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Can we be optimistic?

post by Silvia Soonets

Source: mvh-gob-ve.jpg

Mision Vivienda houses; Source: mvh-gob-ve.jpg

Last weeks have been really complicated in Venezuela. We have been protagonist of the news all around the world. The situation is still unsolved, and not being a politician I am nobody to predict what could happen. It is, of course, too early to announce the Revolution is over, but I feel it is maybe not premature trying to guess what the lessons learned are and what changes are here for good.

Just before the election, I attended to the annual convention of the National Real Estate Council. This institution represents most of the real estate brokers and almost all the big residential developers. It is easy to imagine that they are mostly conservative, profit centered people.

I was surprised, then, when all the speakers dealing with housing issues stated that our huge housing shortage cannot be addressed without dealing with the informal settlements, and that in our “barrios” lay an important piece of the solution. And even more amazed when the audience accepted these ideas willingly.

The ideas that the “barrios” should be upgraded and improved, and that it is foolish to believe that it is possible to eradicate them have been around for many years in sociologic and professional circles. But now the people who used to build and sell most of the formal houses accept those believes as facts. For someone like me, that have dreamt  with upgrading settlements for ten years, and that have explained why it is important to these very same people, the change is encouraging.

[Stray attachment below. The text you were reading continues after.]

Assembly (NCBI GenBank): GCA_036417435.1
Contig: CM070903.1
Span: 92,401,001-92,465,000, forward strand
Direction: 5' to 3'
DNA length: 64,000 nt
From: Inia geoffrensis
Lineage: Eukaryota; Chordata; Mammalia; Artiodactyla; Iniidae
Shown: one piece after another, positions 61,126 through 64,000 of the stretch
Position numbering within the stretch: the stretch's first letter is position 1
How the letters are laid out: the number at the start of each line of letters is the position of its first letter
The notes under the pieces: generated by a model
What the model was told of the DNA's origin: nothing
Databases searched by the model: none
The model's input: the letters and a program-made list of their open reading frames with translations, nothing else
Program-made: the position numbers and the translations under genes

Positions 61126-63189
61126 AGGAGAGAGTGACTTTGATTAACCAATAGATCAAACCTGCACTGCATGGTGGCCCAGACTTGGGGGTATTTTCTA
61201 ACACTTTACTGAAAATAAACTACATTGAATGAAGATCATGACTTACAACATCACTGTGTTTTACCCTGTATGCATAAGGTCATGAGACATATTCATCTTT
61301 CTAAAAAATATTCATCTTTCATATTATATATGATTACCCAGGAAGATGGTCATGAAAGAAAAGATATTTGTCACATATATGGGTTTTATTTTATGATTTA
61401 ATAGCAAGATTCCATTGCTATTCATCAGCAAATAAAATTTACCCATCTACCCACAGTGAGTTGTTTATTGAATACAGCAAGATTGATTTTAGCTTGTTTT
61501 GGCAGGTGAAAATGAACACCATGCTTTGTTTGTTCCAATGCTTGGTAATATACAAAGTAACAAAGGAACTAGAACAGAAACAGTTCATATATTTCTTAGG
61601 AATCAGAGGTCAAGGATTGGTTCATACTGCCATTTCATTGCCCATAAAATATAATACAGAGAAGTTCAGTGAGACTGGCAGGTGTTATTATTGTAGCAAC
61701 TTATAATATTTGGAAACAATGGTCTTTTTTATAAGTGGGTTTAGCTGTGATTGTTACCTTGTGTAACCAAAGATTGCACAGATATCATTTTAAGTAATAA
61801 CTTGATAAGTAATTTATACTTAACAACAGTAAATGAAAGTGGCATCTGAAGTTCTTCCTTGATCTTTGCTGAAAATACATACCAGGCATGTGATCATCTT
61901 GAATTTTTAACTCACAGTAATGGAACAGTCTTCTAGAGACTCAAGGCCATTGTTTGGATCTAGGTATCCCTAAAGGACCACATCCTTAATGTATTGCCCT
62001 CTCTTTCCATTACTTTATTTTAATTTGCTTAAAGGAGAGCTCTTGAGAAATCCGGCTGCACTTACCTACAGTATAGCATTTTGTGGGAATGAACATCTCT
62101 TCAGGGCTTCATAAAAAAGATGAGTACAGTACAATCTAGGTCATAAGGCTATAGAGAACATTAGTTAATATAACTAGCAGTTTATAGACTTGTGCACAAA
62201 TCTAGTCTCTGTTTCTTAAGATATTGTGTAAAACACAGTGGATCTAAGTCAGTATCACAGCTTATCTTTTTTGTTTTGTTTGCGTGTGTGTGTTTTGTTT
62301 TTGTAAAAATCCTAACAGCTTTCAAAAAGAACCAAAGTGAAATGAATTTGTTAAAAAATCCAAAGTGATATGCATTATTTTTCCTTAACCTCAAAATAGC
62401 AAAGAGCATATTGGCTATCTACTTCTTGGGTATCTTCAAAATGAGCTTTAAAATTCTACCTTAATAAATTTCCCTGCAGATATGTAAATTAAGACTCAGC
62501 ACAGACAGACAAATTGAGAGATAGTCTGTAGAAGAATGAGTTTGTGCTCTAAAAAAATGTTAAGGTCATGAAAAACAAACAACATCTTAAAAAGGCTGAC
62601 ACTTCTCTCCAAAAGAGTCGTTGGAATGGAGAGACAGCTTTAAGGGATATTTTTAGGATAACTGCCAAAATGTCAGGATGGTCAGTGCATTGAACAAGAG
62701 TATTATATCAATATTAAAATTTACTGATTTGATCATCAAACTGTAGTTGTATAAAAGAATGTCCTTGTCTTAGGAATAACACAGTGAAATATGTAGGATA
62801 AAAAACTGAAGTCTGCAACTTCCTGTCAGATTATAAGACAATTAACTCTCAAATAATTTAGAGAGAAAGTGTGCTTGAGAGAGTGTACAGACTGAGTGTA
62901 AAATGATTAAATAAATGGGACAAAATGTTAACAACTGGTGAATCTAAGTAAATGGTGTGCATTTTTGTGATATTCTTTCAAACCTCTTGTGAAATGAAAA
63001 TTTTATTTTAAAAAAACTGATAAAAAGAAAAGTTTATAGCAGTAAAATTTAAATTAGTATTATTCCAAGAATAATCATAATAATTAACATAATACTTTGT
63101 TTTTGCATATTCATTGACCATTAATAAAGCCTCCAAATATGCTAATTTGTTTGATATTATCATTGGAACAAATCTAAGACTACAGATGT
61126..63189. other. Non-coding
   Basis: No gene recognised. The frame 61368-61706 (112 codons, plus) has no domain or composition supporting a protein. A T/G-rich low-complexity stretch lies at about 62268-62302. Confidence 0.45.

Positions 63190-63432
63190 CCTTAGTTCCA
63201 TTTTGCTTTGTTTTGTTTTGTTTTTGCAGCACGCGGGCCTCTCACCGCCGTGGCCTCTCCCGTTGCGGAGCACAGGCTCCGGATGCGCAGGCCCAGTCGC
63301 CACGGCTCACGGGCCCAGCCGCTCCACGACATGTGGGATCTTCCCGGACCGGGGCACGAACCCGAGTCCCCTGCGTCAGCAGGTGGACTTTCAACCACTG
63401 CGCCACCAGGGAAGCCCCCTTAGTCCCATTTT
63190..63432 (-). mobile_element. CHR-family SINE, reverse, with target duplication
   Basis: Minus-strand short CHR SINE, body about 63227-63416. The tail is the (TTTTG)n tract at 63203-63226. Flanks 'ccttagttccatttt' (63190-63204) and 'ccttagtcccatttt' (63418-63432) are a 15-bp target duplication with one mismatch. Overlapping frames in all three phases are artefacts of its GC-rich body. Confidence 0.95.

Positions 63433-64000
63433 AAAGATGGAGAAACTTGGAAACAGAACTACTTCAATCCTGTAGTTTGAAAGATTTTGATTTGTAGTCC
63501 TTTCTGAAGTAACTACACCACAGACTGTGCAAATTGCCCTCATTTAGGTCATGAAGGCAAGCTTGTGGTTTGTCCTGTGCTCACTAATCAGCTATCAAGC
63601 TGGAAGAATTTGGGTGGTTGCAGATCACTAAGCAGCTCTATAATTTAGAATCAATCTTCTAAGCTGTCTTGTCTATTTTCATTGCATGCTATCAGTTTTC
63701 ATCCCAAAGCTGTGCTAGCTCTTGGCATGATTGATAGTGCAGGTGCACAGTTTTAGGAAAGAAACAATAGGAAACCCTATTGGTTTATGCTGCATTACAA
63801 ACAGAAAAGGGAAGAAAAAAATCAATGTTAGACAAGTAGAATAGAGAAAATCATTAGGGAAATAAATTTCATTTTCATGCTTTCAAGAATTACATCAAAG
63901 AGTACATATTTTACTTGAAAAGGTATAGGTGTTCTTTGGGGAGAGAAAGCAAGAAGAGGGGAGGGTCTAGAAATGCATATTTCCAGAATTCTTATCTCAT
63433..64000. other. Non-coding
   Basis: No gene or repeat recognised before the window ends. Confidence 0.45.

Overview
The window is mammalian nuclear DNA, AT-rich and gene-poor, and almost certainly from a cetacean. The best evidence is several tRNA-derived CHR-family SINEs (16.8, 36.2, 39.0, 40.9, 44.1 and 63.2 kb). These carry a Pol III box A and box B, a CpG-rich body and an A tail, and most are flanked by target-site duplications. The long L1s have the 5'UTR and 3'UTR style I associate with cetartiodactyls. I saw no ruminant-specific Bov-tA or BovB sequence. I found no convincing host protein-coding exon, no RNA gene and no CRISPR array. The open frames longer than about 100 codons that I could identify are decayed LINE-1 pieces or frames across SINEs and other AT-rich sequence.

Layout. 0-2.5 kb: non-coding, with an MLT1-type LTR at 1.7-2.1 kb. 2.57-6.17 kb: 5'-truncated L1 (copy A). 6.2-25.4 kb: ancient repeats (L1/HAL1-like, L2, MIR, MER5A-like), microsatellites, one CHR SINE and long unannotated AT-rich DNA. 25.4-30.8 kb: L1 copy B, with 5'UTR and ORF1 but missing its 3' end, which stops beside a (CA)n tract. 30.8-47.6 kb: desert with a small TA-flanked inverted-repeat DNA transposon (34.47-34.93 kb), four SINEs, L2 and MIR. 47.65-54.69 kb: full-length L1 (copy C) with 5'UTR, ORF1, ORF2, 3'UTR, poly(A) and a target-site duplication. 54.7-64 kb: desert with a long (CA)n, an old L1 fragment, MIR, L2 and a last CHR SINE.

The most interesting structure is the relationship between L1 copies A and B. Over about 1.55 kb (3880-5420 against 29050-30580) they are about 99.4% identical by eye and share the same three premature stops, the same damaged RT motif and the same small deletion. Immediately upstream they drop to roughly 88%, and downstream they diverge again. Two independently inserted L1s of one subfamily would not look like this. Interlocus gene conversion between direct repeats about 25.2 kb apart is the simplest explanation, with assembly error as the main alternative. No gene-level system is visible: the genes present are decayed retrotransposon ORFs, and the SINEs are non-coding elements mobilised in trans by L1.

What has happened? I have no idea.

I suppose that the failure of the recent “Mision Vivienda” have influence. If the government did not succeeded in reaching the goals set in number of units built, even having all the power, all the money, no permits and no limits, it should be accepted that nobody could. Improving the informal houses could cut the shortage in half. Improving the “barrios” could create a massive new real estate market. And then the efforts in built new units could concentrate in quality, not only quantity.

Some of my not so optimist friends say that maybe there are other good business that I cannot see, or that the market is so little and the new houses so few that there are no other things to talk about. Other suggests that some of the new laws make so difficult to build in formal areas that the informal ones look appealing.

Is this shift a purely Venezuelan affair? Or it is happening elsewhere?

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